Tuesday, March 27, 2007

April 15th, 2004

It's been a little while since the last update. Last time I said I would tell about how I came to the decision. I first heard about Peace Corps in my junior year at Baylor. There was a recruiter's table in the Student Union, and I was a little curious. I typically take life one day at a time and I knew I still had two years to decide what I was going to do, and consequently, I really didn't give it much serious thought, but rather it was a constant shadowy assassin in my mind, waiting to strike it's death-blow.

My freshman and sophomore years I played bass for Baylor Showtime! (yes, there's an excalmation point in the name...it makes it exciting enough for show-biz). In Showtime! we had the opportunity to go to Austria for a month. It was a great experience. I loved immersing myself in the culture, but a month was really too short a time to really experience much. I know Austria is still really posh and cushy, but the attitude seemed much different than in America. Looking back, it's really the small things I remember: eating strawberries in the main square listening to a local jazz band play, trying to buy black and white film from a German Fotoshoppe and mistakingly thinking he said 99 dollars instead of 9.90, sleeping with the window open in a 5x8 foot, unairconditioned in a hostel, trying to engage a little old lady in conversation at the bus stop but only managing to say "The weather is very pretty," and "I play the bass for a singing and dancing group!"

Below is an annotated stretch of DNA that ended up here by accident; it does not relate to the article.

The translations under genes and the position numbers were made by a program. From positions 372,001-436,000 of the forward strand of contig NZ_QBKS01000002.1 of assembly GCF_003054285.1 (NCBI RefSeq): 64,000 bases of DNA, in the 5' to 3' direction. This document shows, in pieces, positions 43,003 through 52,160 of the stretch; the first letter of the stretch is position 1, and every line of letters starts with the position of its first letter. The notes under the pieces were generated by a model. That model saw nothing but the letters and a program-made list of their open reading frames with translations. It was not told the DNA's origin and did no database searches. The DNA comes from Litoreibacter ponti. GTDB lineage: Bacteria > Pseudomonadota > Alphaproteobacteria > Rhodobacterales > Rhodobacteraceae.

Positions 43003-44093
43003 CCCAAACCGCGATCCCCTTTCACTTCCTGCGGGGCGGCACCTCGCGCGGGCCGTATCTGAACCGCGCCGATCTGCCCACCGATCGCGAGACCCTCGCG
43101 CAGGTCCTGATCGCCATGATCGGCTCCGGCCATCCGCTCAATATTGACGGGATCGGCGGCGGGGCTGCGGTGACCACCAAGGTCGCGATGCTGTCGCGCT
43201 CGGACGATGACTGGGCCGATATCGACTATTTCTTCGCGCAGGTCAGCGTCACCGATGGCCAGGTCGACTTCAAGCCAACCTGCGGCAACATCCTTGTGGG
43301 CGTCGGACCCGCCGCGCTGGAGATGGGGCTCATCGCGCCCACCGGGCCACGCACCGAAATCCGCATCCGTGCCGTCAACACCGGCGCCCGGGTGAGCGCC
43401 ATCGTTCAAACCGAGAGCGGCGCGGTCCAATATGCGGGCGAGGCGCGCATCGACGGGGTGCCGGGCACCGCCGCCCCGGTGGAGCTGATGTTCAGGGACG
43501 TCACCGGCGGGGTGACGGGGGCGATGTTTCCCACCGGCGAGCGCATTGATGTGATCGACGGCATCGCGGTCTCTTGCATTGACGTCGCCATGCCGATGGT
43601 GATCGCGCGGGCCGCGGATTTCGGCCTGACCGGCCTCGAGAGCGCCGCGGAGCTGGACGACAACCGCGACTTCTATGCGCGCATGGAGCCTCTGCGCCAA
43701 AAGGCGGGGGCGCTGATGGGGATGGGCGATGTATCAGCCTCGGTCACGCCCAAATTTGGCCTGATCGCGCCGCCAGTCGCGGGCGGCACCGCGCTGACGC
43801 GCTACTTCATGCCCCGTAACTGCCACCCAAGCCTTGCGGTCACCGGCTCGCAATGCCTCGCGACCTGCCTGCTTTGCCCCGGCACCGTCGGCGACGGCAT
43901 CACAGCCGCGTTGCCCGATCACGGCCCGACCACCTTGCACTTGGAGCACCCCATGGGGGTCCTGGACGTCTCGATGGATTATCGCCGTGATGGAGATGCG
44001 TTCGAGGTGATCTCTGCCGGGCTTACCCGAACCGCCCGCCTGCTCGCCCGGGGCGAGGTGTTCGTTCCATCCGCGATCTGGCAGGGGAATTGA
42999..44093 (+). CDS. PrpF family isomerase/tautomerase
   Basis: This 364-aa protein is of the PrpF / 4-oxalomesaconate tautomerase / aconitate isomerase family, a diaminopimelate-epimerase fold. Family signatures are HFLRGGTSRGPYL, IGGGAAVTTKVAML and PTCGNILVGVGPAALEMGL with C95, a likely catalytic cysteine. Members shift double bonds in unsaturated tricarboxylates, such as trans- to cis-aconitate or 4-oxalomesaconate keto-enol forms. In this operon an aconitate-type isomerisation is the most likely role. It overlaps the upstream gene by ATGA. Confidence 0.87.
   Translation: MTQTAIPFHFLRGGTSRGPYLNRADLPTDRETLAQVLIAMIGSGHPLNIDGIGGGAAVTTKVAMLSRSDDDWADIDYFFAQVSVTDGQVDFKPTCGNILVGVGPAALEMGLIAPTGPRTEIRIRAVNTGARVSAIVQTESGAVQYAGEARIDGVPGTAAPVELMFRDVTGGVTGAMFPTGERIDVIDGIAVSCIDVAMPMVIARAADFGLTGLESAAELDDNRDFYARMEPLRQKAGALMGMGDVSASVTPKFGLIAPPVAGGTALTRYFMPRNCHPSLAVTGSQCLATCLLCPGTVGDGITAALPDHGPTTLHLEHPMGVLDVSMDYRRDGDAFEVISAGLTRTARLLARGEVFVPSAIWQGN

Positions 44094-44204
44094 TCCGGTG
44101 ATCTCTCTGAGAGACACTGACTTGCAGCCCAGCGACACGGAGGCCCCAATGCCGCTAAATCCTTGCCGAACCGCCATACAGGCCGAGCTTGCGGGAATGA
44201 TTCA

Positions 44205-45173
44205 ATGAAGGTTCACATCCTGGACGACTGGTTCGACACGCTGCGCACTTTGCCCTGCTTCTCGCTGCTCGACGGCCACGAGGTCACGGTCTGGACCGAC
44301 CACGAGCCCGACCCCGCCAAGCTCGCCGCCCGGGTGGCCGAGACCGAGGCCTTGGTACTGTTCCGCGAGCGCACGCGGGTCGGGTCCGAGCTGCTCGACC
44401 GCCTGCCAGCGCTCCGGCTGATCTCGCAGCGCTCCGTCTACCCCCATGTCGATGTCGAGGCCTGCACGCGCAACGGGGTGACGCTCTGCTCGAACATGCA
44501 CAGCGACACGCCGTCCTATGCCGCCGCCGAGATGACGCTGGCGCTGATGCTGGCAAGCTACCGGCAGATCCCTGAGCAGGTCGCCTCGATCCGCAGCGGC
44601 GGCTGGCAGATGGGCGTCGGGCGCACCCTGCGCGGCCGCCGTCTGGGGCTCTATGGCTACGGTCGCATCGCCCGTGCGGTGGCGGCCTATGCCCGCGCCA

After getting back from Austria, I became more and more involved in Baylor's Campus Living and Learning (aka Residence Life), and realized to some degree a calling to work with college
students. A broad cultural view and world-perspective, I think, is important to understanding and relating to others. I thought about going to get my Masters right away, or maybe teaching English as a second language overseas somewhere. God seemed to bring all things together at the right time. I met Joel Scott, who was my "assistant" boss in Penland Hall at Baylor, and who taught overseas in Japan. He encouraged me a lot to pursue PC, in part to live vicariously though me - because if he had it to do all over, he would have done PC - , but also because he realizes the importance of experiencing other things, to make you a good human being. And I do too, because really, how can you step into someone else's shoes if you don't even know what kind of shoes they wear?

The timing issues seemed to decide a lot of things. I waited to long to apply for graduate school. I didn't feel the passion to pursue it right away, and the door closed. I knew that graduate school would propel me into a career, maybe marriage, and cold, hard "Life" would hit me in the face and drag me to some barren wasteland, maybe high up on a mountain, with a great view overlooking the things that I could have seen if I had gone overseas. I still want to go to school again. Man, do I! I miss school; I miss the whole environment of learning and conversation and community. That's why I want to work at a college. Now, although I'm still not crystal-clear about what I will do in the future, Peace Corps will be a nice sabatical for life. I hope to slow down and reflect more--away from American indulgence and consumerism; I really admire a simple lifestyle. I know that this will make me a better person, and will prepare me for whatever God has writeen in my Book. And whatever I do I want to do for God's glory, which may seem like an elusive goal, but ultimately achievable, if I just follow the peace in my heart and my soul.


Post a Comment

<< Home